The Heron family continues to evolve to meet ever changing and more specific customer needs. The Heron TP is faster, larger, and higher-flying and can be tailored to meet any country’s unique requirements. Powered by a 1,200 hp Pratt & Whitney Canada PT6 turboprop engine, manufactured in Longueuil, Quebec, the Heron TP flies at 220 KTAS, more than twice the speed of the Mk 1. 

Despite being almost five times heavier, the Heron TP climbs faster – up to a ceiling of 45,000 feet, and can carry over one ton of payload, providing the highest power-to-weight ratio in its class. This powerful platform has been described as both a “beast in the sky” and an engineering beauty.

The TP’s modular building-block architecture makes it readily adaptable to different missions and varying national requirements, and provides security separation between the platform and the payload – enabling use by NATO and Five Eyes (FVEY) nations. To achieve this, it can be built, integrated, qualified and maintained in a host country, thus allowing continuous technological improvements by incorporating advanced C4ISR capabilities as technology progresses. Furthermore, the Heron TP provides ease of operations and maintenance that enables in-country sustainment through its life-cycle support. This modern architecture and enhanced sensor payloads are now used throughout the Heron family. 

Integration of other assets with the Heron TP is also part of its design, utilizing open architecture, communications protocols and information sharing to allow operation with the BirdEye 650D Small Tactical UAS and the Vertical Takeoff and Landing Panther family. 

Interoperability with NATO and FVEY standards combine with these design features to make the Heron TP among the most adaptable platforms available. Furthermore, as nations such as Germany have discovered, the ability to operate sovereign missions completely ITAR-free, and set and maintain national priorities, is the real strength of the Heron TP platform.

There is also the benefit of being part of the aircraft family. With SATCOM communications integrated, IAI Herons can now employ Long Runner to operate remotely in the air and on the ground, requiring minimal ground support at remote operating bases. The Long Runner is part of IAI’s centralized Mission Operation & Intelligence Centre (MOIC), supporting the operation of multiple Heron drones of different types, carrying various payloads, and operating at different distances and directions. MOIC provides an efficient integration of intelligence and situational perception, by flexibly allocating assets to support evolving situations and operational needs. The intelligence processing systems associated with the Heron family are also designed with powerful, semi-automatic target location, classification and designation workflow, optimizing the operator’s efficiency and capacity.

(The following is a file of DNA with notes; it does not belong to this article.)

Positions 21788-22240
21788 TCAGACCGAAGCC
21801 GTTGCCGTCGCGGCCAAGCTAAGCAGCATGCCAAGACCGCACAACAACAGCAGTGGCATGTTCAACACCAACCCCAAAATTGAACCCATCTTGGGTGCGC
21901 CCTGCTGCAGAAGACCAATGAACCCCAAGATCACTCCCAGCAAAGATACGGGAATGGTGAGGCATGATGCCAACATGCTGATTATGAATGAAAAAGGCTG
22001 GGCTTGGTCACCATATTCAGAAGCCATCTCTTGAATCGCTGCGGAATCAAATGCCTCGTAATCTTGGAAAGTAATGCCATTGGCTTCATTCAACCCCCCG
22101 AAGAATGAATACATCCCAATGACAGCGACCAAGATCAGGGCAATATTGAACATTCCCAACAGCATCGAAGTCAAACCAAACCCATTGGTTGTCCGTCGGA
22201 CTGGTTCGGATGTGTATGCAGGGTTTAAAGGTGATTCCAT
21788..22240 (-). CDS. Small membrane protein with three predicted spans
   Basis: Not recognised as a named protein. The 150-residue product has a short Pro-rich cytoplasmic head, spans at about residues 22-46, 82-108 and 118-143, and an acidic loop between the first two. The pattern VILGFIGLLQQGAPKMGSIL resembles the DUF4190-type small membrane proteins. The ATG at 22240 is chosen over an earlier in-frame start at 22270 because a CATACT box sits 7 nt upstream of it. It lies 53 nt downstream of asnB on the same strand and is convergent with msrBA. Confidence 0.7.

In use throughout the world, the Heron family UAS have accumulated over 1,800,000 operational flight hours and have become the partner of choice for governments that need capability, reliability, and adaptability in a UAS platform. “The utilization has increased threefold over past generations,” notes Bleser. “Besides the robust and scalable system it provides, the exceptional operational experience and numerous technical variations have evolved to meet changing needs and have defined the Heron family as the undisputed leader in the UAS marketplace.” With Canada’s vast territory, three coastlines, and high Arctic region, the Heron TP is an inspired choice to meet any Remotely Piloted Aircraft System needs.

Contact Info:

IAI – Israeli Aerospace Industries
Headquarters: Ben Gurion International Airport, 70100, Israel
Contact: Adam Susman, Director, Corporate Marketing
Tel: +972-3-935-3111


Modernized Integrated Air Defence Systems
Posted on Dec 8, 2020

Providing a network-based, multi-layered air defense, IAI’s BARAK MX sets new standards for modern air defence capability, from short range air defense (SHORAD) to extended range air defenses (ERAD), securing the national airspace and protecting military forces theater-wide.

Recent conflicts around the world have highlighted the central role of air defence, and are driving nations to modernize their defences against air attacks, unmanned aerial systems, and cruise missiles. Legacy air defence systems that trace back to the 1980s often lack the agility to meet new threats, thus becoming vulnerable to counter-attacks and countermeasures.